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The Supreme Court announced Monday it will consider the constitutionality of a Massachusetts pornography law that makes it a crime to photograph a child in the nude.

The court will hear arguments next term in an appeal by Massachusetts officials of a state court ruling that struck down the law.The law states that it is a crime to allow a child under 18 to "pose or be exhibited in a state of nudity . . . for purpose of visual representation or reproduction in any book, magazine, pamphlet, motion picture film, photograph, or picture."

Douglas Oakes was indicted under the law in January 1985 by a Worcester County Grand jury for taking photographs of his stepdaughter, Laurie Supernor, then 14, with her breasts partially exposed. He was convicted and sentenced to 10 years in prison.

On appeal, the state's highest court, the Supreme Judicial Court, found the law was unconstitutionally overbroad and struck down the conviction and the law.

In other action, the court:

- Let stand a ruling that millions of so-called fixed annuities are subject to federal securities law in a case the insurance industry was watching closely.

The justices, without comment, let stand a ruling that fixed annuities paying fluctuating interest rates may be regulated the same as stocks and bonds.

Fixed annuities traditionally have been regarded as insurance contracts because investors never risk their principal. Annuity holders are assured of receiving the money contributed plus a certain amount of interest in payments made at regular intervals.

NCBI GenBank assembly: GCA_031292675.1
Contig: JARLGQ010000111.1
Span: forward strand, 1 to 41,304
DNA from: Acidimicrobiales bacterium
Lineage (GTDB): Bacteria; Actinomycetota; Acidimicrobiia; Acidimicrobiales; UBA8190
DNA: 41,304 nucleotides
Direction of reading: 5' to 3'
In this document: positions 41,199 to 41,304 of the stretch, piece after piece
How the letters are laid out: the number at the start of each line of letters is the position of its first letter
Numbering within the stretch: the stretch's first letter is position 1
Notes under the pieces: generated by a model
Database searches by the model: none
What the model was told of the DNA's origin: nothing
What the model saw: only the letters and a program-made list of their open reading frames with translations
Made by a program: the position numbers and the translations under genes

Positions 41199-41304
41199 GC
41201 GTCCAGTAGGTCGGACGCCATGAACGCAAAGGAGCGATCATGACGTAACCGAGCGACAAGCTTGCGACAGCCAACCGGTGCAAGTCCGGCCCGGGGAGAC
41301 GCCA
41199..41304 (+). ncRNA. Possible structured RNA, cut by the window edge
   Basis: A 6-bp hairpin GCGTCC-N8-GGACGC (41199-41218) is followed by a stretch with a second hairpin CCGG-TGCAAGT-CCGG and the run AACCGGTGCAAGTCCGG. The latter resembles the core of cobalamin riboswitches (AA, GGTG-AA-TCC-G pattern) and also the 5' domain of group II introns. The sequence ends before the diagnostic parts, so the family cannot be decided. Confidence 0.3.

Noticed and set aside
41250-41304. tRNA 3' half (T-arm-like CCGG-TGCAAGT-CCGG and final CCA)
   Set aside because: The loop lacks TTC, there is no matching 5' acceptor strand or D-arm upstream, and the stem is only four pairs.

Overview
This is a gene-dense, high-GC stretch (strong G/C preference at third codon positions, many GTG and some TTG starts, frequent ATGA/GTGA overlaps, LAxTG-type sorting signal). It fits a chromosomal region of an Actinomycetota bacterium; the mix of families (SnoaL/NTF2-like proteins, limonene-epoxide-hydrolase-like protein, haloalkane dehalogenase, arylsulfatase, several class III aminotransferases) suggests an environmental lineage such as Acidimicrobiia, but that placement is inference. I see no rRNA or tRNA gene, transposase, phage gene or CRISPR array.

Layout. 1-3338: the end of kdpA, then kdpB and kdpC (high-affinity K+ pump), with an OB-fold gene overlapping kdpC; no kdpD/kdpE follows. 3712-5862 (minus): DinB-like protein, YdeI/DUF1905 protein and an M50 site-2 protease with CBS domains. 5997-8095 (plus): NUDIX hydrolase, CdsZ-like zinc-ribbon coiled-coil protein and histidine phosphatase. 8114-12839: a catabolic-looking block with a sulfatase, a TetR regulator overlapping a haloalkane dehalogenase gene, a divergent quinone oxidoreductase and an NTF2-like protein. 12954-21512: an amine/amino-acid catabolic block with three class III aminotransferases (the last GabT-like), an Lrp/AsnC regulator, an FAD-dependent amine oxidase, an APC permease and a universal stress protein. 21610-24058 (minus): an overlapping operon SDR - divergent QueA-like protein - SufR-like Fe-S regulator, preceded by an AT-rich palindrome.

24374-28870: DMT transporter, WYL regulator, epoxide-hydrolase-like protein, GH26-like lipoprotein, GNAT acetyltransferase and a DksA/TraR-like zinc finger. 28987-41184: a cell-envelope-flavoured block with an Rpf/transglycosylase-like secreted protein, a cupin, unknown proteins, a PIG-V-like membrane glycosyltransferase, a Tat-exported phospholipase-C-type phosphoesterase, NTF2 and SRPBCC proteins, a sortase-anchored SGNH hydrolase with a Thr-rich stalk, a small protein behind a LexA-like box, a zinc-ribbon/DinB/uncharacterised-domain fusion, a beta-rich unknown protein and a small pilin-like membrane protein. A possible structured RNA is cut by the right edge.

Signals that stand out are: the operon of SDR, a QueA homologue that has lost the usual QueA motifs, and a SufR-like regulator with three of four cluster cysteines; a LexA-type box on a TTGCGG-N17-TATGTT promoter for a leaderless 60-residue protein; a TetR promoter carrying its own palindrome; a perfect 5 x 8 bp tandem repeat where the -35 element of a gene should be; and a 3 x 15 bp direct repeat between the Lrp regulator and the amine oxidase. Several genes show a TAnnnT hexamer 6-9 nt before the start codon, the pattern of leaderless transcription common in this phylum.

- Gave trial judges broad power to deny criminal defendants the lawyer of their choice if a possible conflict of interest exists.

The court also ruled that judges may veto a defendant's choice of lawyers even when the defendant is willing to waive the right to conflict-free legal help.

By a 5-4 vote, the justices upheld the 1984 narcotics-trafficking conspiracy conviction of Mark Wheat, who received and stored large shipments of Mexican marijuana at his Escondido, Calif., home and then distributed the illegal drug to local customers.

- Refused to give emergency treatment to a challenge by California Republicans of congressional district lines they say unfairly dilute the vote of party members.

The justices rejected claims by the GOP that the case must be heard on an expedited basis so that new lines, if required, could be drawn before the 1990 elections.

- Gave states some power to enforce safety codes at federal nuclear production facilities for hazards unrelated to radiation.

The court, in a 6-2 ruling, said a worker injured falling from a scaffold at a nuclear plant in Ohio is entitled to seek a "bonus" compensation award.

- Agreed to decide whether federal employees charged with crimes while on duty may be tried in state courts.

The court will hear arguments next term in the case brought by the government seeking review of a ruling by the 9th U.S. Circuit Court of Appeals.

The case stems from incidents involving postal workers driving postal service vehicles in California.

- Agreed to consider overturning the adoption by a Mississippi couple of Choctaw Indian twins.

The justices said they will hear arguments by tribal leaders that state courts lacked the authority to grant the adoption.

- Let stand the convictions of six New York mobsters associated with the Colombo crime syndicate.

The justices refused to review the cases of Carmine Persico, the boss of the Colombo family; his eldest son, Alphonse Persico, and four others. The six were convicted of racketeering in 1986 and sentenced to prison terms ranging from 12 to 39 years.

- Expanded its study of whether payments made to the Church of Scientology by its members may be claimed as federal income tax deductions.